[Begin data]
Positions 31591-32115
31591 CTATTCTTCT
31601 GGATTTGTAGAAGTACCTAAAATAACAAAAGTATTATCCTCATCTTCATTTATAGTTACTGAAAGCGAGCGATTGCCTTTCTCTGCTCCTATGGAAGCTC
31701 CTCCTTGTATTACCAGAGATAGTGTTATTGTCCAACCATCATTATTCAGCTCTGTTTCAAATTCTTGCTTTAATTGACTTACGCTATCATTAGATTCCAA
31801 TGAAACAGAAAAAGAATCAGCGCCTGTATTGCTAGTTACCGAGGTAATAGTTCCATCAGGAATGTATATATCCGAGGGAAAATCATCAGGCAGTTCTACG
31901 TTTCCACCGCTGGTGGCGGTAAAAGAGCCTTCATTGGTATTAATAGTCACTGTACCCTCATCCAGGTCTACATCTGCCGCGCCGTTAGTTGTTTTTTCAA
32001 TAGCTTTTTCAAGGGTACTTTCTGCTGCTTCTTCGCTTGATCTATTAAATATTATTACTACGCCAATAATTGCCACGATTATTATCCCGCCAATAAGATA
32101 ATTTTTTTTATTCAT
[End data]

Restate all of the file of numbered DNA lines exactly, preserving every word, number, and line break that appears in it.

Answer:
Positions 31591-32115
31591 CTATTCTTCT
31601 GGATTTGTAGAAGTACCTAAAATAACAAAAGTATTATCCTCATCTTCATTTATAGTTACTGAAAGCGAGCGATTGCCTTTCTCTGCTCCTATGGAAGCTC
31701 CTCCTTGTATTACCAGAGATAGTGTTATTGTCCAACCATCATTATTCAGCTCTGTTTCAAATTCTTGCTTTAATTGACTTACGCTATCATTAGATTCCAA
31801 TGAAACAGAAAAAGAATCAGCGCCTGTATTGCTAGTTACCGAGGTAATAGTTCCATCAGGAATGTATATATCCGAGGGAAAATCATCAGGCAGTTCTACG
31901 TTTCCACCGCTGGTGGCGGTAAAAGAGCCTTCATTGGTATTAATAGTCACTGTACCCTCATCCAGGTCTACATCTGCCGCGCCGTTAGTTGTTTTTTCAA
32001 TAGCTTTTTCAAGGGTACTTTCTGCTGCTTCTTCGCTTGATCTATTAAATATTATTACTACGCCAATAATTGCCACGATTATTATCCCGCCAATAAGATA
32101 ATTTTTTTTATTCAT